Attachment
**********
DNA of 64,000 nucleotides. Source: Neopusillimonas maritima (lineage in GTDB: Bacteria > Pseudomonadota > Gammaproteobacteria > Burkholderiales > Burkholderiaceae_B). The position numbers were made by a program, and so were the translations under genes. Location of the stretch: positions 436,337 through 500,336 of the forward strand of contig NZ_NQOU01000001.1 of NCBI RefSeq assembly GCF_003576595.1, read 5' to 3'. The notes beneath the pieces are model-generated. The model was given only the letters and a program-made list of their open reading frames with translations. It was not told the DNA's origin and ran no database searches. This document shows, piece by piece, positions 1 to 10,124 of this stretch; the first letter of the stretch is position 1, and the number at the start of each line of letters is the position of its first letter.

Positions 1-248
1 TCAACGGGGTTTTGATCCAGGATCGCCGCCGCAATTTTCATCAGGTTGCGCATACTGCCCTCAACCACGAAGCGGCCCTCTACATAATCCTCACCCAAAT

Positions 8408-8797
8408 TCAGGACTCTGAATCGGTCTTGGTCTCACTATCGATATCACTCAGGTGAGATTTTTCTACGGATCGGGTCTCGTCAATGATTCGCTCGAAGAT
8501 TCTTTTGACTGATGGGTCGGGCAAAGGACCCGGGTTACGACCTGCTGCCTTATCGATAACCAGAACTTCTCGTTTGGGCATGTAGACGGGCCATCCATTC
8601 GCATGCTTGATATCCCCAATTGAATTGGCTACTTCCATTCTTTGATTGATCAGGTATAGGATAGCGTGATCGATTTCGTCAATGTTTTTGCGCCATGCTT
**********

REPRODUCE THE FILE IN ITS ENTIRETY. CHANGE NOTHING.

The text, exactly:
DNA of 64,000 nucleotides. Source: Neopusillimonas maritima (lineage in GTDB: Bacteria > Pseudomonadota > Gammaproteobacteria > Burkholderiales > Burkholderiaceae_B). The position numbers were made by a program, and so were the translations under genes. Location of the stretch: positions 436,337 through 500,336 of the forward strand of contig NZ_NQOU01000001.1 of NCBI RefSeq assembly GCF_003576595.1, read 5' to 3'. The notes beneath the pieces are model-generated. The model was given only the letters and a program-made list of their open reading frames with translations. It was not told the DNA's origin and ran no database searches. This document shows, piece by piece, positions 1 to 10,124 of this stretch; the first letter of the stretch is position 1, and the number at the start of each line of letters is the position of its first letter.

Positions 1-248
1 TCAACGGGGTTTTGATCCAGGATCGCCGCCGCAATTTTCATCAGGTTGCGCATACTGCCCTCAACCACGAAGCGGCCCTCTACATAATCCTCACCCAAAT

Positions 8408-8797
8408 TCAGGACTCTGAATCGGTCTTGGTCTCACTATCGATATCACTCAGGTGAGATTTTTCTACGGATCGGGTCTCGTCAATGATTCGCTCGAAGAT
8501 TCTTTTGACTGATGGGTCGGGCAAAGGACCCGGGTTACGACCTGCTGCCTTATCGATAACCAGAACTTCTCGTTTGGGCATGTAGACGGGCCATCCATTC
8601 GCATGCTTGATATCCCCAATTGAATTGGCTACTTCCATTCTTTGATTGATCAGGTATAGGATAGCGTGATCGATTTCGTCAATGTTTTTGCGCCATGCTT